The way in which the material interacts with saliva is another factor affecting fine-detail reproduction. Some products are hydrophobic and may be repelled by moisture in a critical area of the impression. This normally results in the formation of a ‘blow hole’ in the impression. For such products, a dry field of operation is essential. Other materials are more compatible with moisture and saliva and no special precautions are necessary.

The fine detail recorded in an impression will only be transferred to the gypsum cast if there is adequate ‘wetting’ of the impression surface by the freshly mixed dental stone or plaster. In cases where the impression is made from a hydrophobic material the hydrophilic slurry of calcium sulphate hemihydrate in water may not be able to approach closely enough to the surface of the impression (on a microscopic scale). This can result in blow holes and loss of fine detail. The ability of impression materials and gypsum products to reproduce detail in the cast is normally determined by measuring the contact angle which a drop of aqueous calcium sulphate solution makes with the surface of the impression material. A low contact angle is favourable as it indicates good wetting.

The ‘setting’ of impression materials, whether it involves a chemical reaction or simply a physical change of state, generally results in a dimensional change which, naturally, affects accuracy. For most materials, the dimensional change is a contraction and, providing the impression material is firmly attached to the impression tray, this produces an expansion of the impression ‘space’ and an oversized die, as illustrated in Fig. 16.3. Materials which expand during setting result in undersized dies or casts. The effect on the accuracy of fit of the resultant restoration depends on the type of restoration and the complexity of shape involved. For the simple crown preparation, illustrated in Fig. 16.3, the oversized die will result in a ‘loose-fitting’ crown. For greatest accuracy, the dimensional change should be minimal.

Fig. 16.3 Diagram illustrating the effect of setting contraction. (a) If the impression material is bonded to the tray, contraction occurs towards the tray. (b) Contraction results in an oversized impression space. (c) This results in an oversized die.


On being withdrawn from the patient’s mouth, which is typically at a temperature of 32–37°C, into the dental surgery, at a temperature of around 23°C, the impression undergoes approximately 10°C cooling. This results in thermal contraction, the magnitude of which depends on the value of coefficient of thermal expansion of the impression material and impression tray to which it is attached. It is difficult to calculate the precise value of the thermal contraction or to predict accurately the direction in which it operates since the contraction of the tray and that of the material act in opposite directions, providing the impression material remains attached to the tray. This is illustrated in Fig. 16.4. The effects of thermal changes are minimized if the values of coefficient of thermal expansion of the impression material and tray material are small.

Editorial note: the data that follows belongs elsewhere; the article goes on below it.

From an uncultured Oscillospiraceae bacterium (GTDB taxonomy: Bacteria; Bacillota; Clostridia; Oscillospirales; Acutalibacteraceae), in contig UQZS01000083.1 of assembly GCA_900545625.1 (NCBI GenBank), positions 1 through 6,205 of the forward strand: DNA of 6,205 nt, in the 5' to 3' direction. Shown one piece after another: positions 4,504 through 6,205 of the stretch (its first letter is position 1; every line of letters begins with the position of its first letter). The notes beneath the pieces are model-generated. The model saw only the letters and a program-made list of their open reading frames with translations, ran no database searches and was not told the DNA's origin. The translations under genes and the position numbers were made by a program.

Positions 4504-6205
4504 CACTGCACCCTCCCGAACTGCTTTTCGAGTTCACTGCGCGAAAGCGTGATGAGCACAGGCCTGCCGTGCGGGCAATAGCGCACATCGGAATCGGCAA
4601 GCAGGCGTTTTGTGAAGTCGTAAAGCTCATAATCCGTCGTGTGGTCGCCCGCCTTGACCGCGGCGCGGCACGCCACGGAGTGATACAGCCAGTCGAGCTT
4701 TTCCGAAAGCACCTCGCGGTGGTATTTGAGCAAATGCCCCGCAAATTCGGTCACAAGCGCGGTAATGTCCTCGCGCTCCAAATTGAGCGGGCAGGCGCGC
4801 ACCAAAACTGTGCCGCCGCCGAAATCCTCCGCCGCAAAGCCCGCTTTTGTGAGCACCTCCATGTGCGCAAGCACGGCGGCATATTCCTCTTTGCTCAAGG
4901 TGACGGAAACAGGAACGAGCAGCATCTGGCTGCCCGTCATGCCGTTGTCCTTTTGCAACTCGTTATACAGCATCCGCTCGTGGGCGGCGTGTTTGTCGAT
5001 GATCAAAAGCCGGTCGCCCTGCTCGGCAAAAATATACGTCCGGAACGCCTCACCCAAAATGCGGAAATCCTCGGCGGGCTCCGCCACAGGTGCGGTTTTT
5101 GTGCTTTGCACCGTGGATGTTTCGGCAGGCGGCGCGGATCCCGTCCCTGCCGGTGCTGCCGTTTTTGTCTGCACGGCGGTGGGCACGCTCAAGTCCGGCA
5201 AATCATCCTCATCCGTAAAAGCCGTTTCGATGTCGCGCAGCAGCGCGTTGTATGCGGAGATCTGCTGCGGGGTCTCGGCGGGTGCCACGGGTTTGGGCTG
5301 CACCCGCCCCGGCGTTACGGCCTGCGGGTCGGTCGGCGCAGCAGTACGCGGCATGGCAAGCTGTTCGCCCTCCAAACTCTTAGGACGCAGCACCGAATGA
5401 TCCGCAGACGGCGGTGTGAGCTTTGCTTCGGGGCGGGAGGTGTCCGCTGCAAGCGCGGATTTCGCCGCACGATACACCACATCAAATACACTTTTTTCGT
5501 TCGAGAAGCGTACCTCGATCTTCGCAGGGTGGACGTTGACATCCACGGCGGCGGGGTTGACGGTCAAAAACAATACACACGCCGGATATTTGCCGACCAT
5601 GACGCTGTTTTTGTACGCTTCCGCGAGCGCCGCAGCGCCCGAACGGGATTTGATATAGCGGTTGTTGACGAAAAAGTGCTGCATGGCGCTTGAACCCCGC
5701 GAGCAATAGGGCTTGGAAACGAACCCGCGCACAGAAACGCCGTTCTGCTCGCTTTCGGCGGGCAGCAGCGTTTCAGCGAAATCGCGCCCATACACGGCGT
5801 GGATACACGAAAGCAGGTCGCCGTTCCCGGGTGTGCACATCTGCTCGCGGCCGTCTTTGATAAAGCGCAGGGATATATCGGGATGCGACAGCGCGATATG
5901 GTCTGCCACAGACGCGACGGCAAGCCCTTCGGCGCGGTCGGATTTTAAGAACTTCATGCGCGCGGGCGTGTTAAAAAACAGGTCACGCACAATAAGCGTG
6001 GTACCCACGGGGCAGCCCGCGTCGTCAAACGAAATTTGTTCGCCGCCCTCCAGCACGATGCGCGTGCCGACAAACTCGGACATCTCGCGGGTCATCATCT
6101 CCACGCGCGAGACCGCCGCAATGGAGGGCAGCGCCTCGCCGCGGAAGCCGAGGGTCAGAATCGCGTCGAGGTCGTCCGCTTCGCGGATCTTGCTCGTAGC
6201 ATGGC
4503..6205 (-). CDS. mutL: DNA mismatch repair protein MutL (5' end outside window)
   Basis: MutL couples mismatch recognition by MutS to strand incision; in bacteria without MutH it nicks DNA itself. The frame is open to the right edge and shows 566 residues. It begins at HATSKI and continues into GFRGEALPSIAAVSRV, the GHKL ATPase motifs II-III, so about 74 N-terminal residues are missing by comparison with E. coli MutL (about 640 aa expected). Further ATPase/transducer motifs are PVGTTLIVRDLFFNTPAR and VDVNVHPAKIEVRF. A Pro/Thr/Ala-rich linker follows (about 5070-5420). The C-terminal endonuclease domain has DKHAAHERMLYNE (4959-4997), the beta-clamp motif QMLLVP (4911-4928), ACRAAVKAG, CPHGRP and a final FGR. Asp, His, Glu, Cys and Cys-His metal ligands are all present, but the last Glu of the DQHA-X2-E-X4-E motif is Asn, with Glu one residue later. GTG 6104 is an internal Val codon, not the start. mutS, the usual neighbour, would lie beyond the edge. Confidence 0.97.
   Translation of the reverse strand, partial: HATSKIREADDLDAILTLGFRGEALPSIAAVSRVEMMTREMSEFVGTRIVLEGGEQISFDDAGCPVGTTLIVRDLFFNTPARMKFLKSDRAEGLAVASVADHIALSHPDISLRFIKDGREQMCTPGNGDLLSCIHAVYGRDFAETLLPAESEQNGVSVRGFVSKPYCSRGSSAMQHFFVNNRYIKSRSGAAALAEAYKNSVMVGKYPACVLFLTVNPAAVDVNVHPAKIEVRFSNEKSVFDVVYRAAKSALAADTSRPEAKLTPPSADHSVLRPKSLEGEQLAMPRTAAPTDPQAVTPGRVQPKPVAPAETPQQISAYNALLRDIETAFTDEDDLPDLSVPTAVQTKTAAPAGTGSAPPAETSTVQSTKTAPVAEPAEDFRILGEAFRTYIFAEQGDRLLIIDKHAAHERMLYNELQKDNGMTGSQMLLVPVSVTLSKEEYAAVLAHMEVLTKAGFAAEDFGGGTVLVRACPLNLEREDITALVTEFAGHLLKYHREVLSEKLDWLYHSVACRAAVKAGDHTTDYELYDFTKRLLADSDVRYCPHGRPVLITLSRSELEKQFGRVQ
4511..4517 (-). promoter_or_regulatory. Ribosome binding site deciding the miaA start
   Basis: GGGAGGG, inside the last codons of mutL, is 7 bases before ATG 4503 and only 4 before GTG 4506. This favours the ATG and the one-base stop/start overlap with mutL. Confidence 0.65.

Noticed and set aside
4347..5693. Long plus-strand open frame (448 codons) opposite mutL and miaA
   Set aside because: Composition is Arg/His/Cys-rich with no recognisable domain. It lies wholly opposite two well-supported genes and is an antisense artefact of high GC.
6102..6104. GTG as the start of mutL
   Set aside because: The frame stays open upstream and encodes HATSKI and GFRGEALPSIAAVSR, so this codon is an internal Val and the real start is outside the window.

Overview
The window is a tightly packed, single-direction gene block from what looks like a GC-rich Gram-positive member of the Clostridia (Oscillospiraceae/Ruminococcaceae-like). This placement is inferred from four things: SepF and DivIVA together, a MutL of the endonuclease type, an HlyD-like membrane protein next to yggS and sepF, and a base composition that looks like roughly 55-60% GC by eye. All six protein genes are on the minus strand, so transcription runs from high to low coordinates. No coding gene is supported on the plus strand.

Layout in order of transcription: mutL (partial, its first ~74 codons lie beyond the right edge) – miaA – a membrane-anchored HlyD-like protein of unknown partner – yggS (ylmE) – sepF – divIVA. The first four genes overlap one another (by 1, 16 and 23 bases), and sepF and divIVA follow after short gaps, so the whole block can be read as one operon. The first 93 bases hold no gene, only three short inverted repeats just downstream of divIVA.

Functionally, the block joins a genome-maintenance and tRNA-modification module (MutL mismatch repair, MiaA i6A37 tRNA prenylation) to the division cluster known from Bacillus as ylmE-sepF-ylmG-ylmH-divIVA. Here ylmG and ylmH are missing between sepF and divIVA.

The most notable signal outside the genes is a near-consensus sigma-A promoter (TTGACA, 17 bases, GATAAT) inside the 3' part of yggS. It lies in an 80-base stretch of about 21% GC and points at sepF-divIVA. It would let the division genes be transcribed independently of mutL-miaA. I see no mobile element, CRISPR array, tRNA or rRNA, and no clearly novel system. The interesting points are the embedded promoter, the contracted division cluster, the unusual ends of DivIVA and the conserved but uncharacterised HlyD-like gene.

Fig. 16.4 Diagram illustrating the effects of thermal contraction. (a) The tray contracts and reduces the impression space. (b) The impression material contracts towards the tray (providing it is bonded) and increases the impression space.


It is important that the impression material remains attached to the impression tray during the recording of the impression. Partial detachment may cause gross distortions of the impression which may remain undetected and will almost certainly lead to ill-fitting appliances or restorations. Manufacturers of impression materials often supply tray adhesives which are used to enhance bonding. Additional retention is achieved by using perforated trays.

In addition to the requirements given above, there are two further requirements which apply specifically to materials used for recording undercuts. These materials must have adequate elastic properties and adequate tear resistance, coupled with a rigidity which is low enough to enable the impression to be removed.

Figure 16.5 shows diagramatically the way in which a set material is placed under stress during the withdrawal of the impression. The thickest parts of the impression are compressed against the tray when they pass the widest part of the tooth crown. As the impression is withdrawn it is likely that the material is also subjected to tensile stresses as the trapped material is stretched. If a material is rigid after setting it may not be possible to remove it from undercut areas. This obviously has a negative effect on the ability to achieve an adequate impression, but more seriously may undermine the viability of the remaining teeth as they may be subjected to a considerable stress if an attempt is made to remove the impression.

Fig. 16.5 Diagram illustrating how an impression material is placed under stress during removal from an undercut area. (a) Impression in place before removal. (b) During removal – the impression material is subjected to both compressive and tensile stresses.


Figure 16.6 gives a series of diagrams to illustrate what happens when an impression of an undercut tooth is recorded with (a) an elastic material, (b) a plastic material, and (c) a viscoelastic material. The impression recorded with the elastic material accurately records the true shape of the tooth with the correct degree of undercut. The impression recorded with the plastic material has been grossly distorted during removal and has not recorded any undercut. The impression recorded with the viscoelastic material gives a distorted shape. The degree of distortion depends on the severity of the undercut, the thickness of the impression material and the time for which the impression is maintained in a compressed state (Fig. 16.5b) as well as the viscoelastic properties of the material itself. The behaviour of viscoelastic materials is described on p. 15–16, where the influence of time as an important parameter is discusse/>

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Jan 1, 2015 | Posted by in Dental Materials | Comments Off on 16 Impression Materials: Classification and Requirements